Chapter 5

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Chapter 5




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Chapter 5Food Storing and Issuing Control

Principles of Food, Beverage, and Labour Cost Controls,

Second Canadian Edition

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Learning Objectives

5.1 List and explain three causes of unplanned costs that can develop while food is in storage.5.2 List and explain five principal concerns that can be addressed by implementing standards for storing food.5.2.1 Explain the importance of establishing standards for storage temperatures for foods, storage containers for foods, shelving, and cleanliness of storage facilities.5.2.2 Identify optimum storage temperatures for the five classifications of perishable foods.5.2.3 Explain the importance of assigned locations for the storage of each particular food.5.2.4 Explain the principle of stock rotation as applied to food service.5.3 Distinguish between issuing procedures for directs (perishables) and those for stores (non-perishables).5.4 Describe the process used to price and extend a food requisition.5.5 Explain the difference between interunit and intraunit transfers, and give two examples of each.5.6 Explain the significance of transfers in determining accurate food costs.

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Storing Control

Standards for food storage should address these concerns:Condition of facilities and equipmentArrangement of foodsLocation of facilitiesSecurity of storage areasDating and pricing of stored foods

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Proper Internal Conditions

Optimum Temperatures for Storing FoodFresh meats 1° to 2°C Fresh produce 1° to 3°C Fresh dairy products 1° to 2°CFresh fish -1° to 1°CFrozen foods -18° to -23°C

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Proper Internal Conditions

Storage containers:Staples (airtight, insect-proof)Perishables (packed to maintain original quality)Fresh Fish (packed in ice)Cooked foods & open cans (stainless steel containers) Shelving: Perishables (slatted shelving)Nonperishables (solid steel shelving)Cleanliness:Daily sweeping and cleaning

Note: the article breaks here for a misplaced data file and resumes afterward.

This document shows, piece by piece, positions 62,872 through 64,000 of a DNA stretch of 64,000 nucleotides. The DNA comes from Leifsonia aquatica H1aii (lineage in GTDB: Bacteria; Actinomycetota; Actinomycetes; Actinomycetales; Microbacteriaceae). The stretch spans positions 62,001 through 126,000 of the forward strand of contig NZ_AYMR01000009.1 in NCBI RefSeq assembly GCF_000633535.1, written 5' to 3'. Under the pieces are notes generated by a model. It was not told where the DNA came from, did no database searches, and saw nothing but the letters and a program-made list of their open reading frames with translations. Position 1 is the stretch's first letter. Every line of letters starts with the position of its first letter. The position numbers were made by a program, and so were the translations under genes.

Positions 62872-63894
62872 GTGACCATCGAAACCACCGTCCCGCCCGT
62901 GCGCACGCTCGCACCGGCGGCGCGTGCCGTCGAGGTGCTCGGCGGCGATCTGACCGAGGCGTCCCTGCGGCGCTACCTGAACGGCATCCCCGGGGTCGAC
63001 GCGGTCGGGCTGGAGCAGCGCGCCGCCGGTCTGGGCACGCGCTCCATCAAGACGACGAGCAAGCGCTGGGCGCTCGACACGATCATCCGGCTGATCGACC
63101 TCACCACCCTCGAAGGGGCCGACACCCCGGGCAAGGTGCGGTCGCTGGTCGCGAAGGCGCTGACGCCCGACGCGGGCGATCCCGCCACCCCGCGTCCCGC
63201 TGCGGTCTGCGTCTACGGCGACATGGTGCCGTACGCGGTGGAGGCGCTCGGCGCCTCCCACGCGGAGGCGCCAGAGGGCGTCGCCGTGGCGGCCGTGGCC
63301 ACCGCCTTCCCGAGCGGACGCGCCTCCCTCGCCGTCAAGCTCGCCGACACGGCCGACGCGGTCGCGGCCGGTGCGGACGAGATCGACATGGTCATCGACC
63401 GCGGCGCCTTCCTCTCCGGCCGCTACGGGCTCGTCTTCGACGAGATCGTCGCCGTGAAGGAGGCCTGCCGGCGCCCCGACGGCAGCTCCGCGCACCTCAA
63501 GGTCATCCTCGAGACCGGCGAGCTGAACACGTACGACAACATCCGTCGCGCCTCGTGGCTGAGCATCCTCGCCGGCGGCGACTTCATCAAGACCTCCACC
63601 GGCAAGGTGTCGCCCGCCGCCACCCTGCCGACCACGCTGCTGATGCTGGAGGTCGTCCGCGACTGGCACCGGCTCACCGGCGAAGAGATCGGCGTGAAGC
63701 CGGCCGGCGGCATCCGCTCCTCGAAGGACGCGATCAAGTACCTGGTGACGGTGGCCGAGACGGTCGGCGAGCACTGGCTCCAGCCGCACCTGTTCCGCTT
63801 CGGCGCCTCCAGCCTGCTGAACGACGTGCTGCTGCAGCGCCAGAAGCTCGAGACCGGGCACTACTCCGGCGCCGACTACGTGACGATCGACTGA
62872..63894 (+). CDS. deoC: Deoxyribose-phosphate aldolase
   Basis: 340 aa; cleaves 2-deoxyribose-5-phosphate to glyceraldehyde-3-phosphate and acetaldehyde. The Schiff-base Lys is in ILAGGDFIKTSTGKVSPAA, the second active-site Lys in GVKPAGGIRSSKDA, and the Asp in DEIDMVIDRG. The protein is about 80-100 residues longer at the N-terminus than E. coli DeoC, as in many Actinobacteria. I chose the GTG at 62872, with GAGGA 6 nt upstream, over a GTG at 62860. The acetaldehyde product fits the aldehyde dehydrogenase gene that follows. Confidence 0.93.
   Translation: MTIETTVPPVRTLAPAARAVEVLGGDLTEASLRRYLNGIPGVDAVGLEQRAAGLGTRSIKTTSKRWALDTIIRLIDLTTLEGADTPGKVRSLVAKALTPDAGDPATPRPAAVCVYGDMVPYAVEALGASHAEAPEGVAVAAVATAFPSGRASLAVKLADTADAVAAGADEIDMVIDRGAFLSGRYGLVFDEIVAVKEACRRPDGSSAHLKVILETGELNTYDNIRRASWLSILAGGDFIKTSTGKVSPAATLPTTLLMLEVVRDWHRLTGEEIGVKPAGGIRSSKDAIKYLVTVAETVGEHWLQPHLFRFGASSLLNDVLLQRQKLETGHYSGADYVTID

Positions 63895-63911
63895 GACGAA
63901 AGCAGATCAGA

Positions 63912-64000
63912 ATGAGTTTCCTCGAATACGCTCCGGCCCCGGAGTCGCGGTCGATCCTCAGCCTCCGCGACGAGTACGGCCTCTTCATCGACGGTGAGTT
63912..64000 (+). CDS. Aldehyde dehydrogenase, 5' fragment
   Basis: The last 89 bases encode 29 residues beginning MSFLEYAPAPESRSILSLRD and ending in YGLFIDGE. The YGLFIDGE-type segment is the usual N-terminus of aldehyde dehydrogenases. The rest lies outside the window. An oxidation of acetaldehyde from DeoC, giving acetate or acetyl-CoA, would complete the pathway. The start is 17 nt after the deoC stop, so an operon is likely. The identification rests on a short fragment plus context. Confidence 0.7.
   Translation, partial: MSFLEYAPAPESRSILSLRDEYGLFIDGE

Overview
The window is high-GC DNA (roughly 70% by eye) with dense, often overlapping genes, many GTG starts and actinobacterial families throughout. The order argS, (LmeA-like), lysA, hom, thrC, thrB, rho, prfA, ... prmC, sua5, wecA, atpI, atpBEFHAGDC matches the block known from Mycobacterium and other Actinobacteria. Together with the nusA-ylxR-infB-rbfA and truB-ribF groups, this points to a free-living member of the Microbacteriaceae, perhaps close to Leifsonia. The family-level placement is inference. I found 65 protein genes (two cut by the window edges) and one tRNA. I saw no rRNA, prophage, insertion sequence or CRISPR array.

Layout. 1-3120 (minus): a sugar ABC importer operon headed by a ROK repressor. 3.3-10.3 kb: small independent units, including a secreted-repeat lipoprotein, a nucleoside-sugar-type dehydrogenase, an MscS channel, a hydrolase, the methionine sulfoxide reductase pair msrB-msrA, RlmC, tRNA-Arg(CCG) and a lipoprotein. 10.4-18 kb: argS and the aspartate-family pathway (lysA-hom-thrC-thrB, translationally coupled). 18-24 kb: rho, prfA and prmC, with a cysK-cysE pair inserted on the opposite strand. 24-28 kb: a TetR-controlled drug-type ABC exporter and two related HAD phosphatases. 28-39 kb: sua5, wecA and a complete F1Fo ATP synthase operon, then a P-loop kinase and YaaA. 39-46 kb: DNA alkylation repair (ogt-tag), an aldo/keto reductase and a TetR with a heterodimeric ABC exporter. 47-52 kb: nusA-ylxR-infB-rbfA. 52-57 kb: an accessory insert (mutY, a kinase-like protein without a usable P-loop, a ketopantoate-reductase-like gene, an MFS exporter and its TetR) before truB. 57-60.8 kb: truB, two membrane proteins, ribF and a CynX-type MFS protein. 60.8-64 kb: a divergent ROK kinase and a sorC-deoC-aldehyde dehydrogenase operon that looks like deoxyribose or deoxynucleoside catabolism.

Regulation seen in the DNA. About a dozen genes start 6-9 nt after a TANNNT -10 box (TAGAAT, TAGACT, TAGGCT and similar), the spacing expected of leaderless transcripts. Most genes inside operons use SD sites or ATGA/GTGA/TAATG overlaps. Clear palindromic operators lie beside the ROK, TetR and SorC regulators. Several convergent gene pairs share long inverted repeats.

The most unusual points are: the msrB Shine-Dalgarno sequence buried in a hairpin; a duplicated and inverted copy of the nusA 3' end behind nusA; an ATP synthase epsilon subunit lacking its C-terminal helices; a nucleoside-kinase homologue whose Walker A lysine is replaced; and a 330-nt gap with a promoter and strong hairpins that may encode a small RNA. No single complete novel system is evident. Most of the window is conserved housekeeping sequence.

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Arrangement of Foods

According to useMost frequently used items closest to entranceFixing definite locationEach item always found in the same locationSeparate facilities for storage of different classes of foodsRotation of stockOlder quantities of food used before newer deliveriesFirst-in, first-out method of stock rotation

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FIFO

FIFO (first-in, first-out) means that the operator intends to rotate stock in such a way that product already on hand is sold prior to the sale of more recently delivered products. FIFO is the preferred storage technique for most perishable and non-perishable items. Failure to implement a FIFO system of storage management can result in excessive product loss due to spoilage, shrinkage, and deterioration of quality.

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Location of Storage Facilities

Speeds the storing and issuing of foodMaximizes securityReduces labour requirementsHelping to minimize infestation of rodents

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Storage

Remember that storage costs money, in terms of the space for items, and the money that is tied up in inventory items. In most establishments, the storage process consists of four parts:placing products in storagemaintaining product quality and safetymaintaining product securitydetermining inventory value

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Storage

Some operators require the storeroom clerk to mark or tag each delivered item with the date of delivery. Products are generally placed in one of three major storage areas:dry storagerefrigerated storagefrozen storage

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Dry storage

Dry storage areas should generally be maintained at a temperature ranging between 18°C and 21°C.Shelving must be sturdy, easy to clean, and at least 15 cm (6 in.) above the floor to ensure proper ventilation. Dry goods should never be stored directly on the floor. Labels should face out for easy identification.

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Refrigerated Storage

Refrigerator temperatures should generally be maintained between 0°C and 2°C. Refrigerators actually work by removing heat from the contents, rather than "making" food cold.Refrigerators should have easily cleaned shelving units that are at least 15 cm (6 in) off the floor and are slotted to allow for good air circulation.

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Freezer Storage

Freezer temperatures should be maintained between -18°C and -23°C. It is anticipated that in the future more and more foodservice storage space will be devoted to frozen food.Frozen food holding units must be regularly maintained, a process that includes cleaning inside and out, and constant temperature monitoring to detect possible improper operation.